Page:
My feeling about this: There was no break between the school board member's second and third sentences, and therefore the implication that I took from this statement was that a) students in other districts do worse than our students and b) the students who would come into our district from other districts are likely be poorer performers on tests. So I was extremely shocked, and I told said board member that I thought this was a very snobby way to look at things. Put another way, I believe this was a classist statement.
The statement implies that only Ann Arbor teachers and only the Ann Arbor school district know how to educate students. It implies that students in other districts do worse on tests like the MEAP. This is simply not true. Dexter and Saline schools have similar or better scores, and other districts come close.
The statement implies that typically the students who come into the district through a schools of choice program would be lower-performing on the almighty tests. However, typically the families that search out schools of choice are the highest-performing, most involved families--in fact one argument about charter schools is that they "cherry pick" high performing students seeking the best opportunities.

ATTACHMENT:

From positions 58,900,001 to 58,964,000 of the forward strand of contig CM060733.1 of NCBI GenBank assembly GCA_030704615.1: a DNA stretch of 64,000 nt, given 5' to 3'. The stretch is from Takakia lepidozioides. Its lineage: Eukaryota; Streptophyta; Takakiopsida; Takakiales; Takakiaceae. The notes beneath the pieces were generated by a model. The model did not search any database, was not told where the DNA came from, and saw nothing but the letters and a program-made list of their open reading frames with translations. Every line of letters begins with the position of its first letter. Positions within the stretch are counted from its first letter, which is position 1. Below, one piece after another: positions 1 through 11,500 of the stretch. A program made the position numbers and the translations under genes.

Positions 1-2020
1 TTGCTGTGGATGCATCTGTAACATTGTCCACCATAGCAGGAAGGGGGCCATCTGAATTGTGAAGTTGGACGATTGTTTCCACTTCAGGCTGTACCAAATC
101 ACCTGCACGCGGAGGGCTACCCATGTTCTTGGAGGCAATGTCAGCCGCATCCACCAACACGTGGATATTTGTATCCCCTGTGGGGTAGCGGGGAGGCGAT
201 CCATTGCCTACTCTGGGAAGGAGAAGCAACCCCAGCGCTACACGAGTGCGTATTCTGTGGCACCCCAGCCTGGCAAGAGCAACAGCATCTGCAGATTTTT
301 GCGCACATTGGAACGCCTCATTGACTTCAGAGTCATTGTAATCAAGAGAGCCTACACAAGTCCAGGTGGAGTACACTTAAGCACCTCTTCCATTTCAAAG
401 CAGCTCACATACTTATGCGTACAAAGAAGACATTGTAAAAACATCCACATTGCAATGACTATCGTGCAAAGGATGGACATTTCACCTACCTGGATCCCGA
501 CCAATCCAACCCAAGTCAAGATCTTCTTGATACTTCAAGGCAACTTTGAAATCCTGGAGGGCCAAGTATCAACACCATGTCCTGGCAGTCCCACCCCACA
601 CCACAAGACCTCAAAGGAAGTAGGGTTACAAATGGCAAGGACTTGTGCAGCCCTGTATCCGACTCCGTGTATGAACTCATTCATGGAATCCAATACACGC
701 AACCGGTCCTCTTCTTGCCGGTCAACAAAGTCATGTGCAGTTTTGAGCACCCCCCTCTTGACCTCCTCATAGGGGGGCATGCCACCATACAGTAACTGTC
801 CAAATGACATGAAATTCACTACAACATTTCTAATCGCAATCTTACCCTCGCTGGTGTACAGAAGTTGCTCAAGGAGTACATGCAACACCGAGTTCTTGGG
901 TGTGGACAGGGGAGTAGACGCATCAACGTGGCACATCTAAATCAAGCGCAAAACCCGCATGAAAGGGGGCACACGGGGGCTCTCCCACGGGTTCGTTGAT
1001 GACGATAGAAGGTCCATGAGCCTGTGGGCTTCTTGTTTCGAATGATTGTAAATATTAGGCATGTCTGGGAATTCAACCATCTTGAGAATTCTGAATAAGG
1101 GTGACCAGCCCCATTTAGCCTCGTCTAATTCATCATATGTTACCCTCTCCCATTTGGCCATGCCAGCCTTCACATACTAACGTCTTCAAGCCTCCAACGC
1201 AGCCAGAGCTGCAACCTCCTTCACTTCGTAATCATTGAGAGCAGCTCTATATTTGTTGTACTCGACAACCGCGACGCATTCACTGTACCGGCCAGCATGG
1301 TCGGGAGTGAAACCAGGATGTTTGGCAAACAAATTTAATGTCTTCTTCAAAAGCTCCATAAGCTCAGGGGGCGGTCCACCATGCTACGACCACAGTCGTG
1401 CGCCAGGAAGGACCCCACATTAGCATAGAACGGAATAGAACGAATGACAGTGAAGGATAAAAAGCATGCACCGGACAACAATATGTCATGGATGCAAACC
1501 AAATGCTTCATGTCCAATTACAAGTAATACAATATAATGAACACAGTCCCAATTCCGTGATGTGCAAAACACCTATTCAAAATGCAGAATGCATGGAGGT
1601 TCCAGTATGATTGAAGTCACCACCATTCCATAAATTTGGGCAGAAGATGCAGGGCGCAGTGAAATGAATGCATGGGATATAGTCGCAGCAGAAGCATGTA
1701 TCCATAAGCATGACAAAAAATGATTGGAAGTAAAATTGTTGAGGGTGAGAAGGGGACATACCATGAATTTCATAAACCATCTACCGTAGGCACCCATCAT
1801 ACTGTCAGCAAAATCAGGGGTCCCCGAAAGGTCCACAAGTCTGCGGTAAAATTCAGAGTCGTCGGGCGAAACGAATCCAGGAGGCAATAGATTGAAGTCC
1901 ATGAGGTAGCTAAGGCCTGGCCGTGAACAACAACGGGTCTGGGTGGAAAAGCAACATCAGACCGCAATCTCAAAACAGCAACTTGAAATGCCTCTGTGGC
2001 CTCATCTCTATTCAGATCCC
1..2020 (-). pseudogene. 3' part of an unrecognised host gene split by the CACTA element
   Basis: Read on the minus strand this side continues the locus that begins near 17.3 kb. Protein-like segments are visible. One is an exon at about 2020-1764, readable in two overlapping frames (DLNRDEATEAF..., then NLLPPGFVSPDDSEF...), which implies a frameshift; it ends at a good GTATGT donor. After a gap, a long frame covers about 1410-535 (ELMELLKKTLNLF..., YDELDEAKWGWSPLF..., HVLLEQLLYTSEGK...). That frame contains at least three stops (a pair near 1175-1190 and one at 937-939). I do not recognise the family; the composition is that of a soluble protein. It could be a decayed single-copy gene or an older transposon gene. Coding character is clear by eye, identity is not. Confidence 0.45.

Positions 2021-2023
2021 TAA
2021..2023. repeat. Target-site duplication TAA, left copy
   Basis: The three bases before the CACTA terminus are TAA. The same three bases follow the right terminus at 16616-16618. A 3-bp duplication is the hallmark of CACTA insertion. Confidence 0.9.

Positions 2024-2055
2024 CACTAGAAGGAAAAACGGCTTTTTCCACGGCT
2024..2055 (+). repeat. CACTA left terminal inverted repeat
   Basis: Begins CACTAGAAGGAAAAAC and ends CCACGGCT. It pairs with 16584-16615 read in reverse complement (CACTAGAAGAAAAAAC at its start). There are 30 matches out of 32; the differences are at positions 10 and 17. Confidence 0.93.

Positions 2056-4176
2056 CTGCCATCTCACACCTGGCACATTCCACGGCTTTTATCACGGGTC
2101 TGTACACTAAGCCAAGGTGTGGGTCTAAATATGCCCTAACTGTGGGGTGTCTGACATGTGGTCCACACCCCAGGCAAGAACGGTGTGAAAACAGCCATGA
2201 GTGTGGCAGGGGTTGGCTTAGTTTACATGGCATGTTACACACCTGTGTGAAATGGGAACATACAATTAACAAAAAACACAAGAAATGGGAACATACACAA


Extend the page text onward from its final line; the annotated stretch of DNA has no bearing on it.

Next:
The statement takes as a given that the students who come in would not have previously been in our district--even though we know there is plenty of movement in and around Washtenaw County, with students moving between school districts.
In fact, there is no proof that these ideas are true, yet they appear to be influencing our school board's decision-making.
I was extremely disappointed by this answer. It made me wonder if the whole school board is similarly classist. I read it as assuming that students who would come in are poorer than students who are here already. Poverty does drive test scores, to a great extent, but it's not a given that poor students will do poorly on tests, and even if it were, it seems the height of arrogance to me to say that we can't take in school of choice students in ninth or tenth grade because they might not do well on tests.
I also started thinking about this: since poor people are disproportionately people of color, the issues of the "racial" achievement gap and the "class" achievement gap are closely entwined.
It occurs to me that Ann Arbor is not the only school board that perhaps feels this way, because I know Saline only takes school of choice students into their "alternative" high school, where--on average--the school of choice students have been doing better than the Saline students.
I hope the school board reconsiders, and opens the comprehensive high schools to a limited schools of choice program.